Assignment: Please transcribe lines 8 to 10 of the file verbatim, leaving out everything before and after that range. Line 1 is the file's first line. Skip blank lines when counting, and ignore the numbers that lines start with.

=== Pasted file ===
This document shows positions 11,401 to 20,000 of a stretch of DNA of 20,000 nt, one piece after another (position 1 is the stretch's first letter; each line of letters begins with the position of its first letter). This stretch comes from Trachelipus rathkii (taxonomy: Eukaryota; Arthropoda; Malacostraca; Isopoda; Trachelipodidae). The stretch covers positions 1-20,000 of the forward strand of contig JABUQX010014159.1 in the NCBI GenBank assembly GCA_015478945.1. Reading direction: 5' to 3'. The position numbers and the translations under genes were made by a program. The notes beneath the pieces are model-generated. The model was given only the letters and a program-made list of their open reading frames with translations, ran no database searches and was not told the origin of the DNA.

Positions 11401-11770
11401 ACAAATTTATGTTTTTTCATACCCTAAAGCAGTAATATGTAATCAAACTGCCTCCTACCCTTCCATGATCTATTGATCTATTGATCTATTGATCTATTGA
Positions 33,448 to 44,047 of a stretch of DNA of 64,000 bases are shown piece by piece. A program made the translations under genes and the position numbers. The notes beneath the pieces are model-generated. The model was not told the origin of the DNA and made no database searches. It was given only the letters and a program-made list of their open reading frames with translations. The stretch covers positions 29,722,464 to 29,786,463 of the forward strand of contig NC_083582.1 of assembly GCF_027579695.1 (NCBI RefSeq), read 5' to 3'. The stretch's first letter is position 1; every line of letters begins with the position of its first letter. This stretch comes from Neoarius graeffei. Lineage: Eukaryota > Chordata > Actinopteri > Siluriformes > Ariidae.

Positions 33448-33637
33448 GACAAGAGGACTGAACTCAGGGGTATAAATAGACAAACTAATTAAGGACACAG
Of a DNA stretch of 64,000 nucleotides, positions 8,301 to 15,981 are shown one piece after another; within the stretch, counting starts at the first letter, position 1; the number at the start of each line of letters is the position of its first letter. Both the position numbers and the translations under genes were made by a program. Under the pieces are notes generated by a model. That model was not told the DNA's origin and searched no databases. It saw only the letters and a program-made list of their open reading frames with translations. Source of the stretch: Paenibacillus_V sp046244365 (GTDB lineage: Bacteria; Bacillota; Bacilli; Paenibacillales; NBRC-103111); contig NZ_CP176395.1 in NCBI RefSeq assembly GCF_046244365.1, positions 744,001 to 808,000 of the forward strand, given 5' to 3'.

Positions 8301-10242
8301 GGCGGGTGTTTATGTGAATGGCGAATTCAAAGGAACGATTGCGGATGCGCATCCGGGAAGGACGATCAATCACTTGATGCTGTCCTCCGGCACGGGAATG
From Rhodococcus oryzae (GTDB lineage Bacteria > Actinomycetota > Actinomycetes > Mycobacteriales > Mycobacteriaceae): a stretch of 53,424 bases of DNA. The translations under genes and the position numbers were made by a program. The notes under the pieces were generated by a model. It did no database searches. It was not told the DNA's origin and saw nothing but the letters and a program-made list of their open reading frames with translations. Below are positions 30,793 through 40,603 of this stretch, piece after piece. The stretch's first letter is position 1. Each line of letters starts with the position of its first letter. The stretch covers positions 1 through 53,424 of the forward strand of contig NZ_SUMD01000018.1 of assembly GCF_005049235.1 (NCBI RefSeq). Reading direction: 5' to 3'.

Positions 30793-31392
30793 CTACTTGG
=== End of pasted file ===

Positions 8301-10242
8301 GGCGGGTGTTTATGTGAATGGCGAATTCAAAGGAACGATTGCGGATGCGCATCCGGGAAGGACGATCAATCACTTGATGCTGTCCTCCGGCACGGGAATG
From Rhodococcus oryzae (GTDB lineage Bacteria > Actinomycetota > Actinomycetes > Mycobacteriales > Mycobacteriaceae): a stretch of 53,424 bases of DNA. The translations under genes and the position numbers were made by a program. The notes under the pieces were generated by a model. It did no database searches. It was not told the DNA's origin and saw nothing but the letters and a program-made list of their open reading frames with translations. Below are positions 30,793 through 40,603 of this stretch, piece after piece. The stretch's first letter is position 1. Each line of letters starts with the position of its first letter. The stretch covers positions 1 through 53,424 of the forward strand of contig NZ_SUMD01000018.1 of assembly GCF_005049235.1 (NCBI RefSeq). Reading direction: 5' to 3'.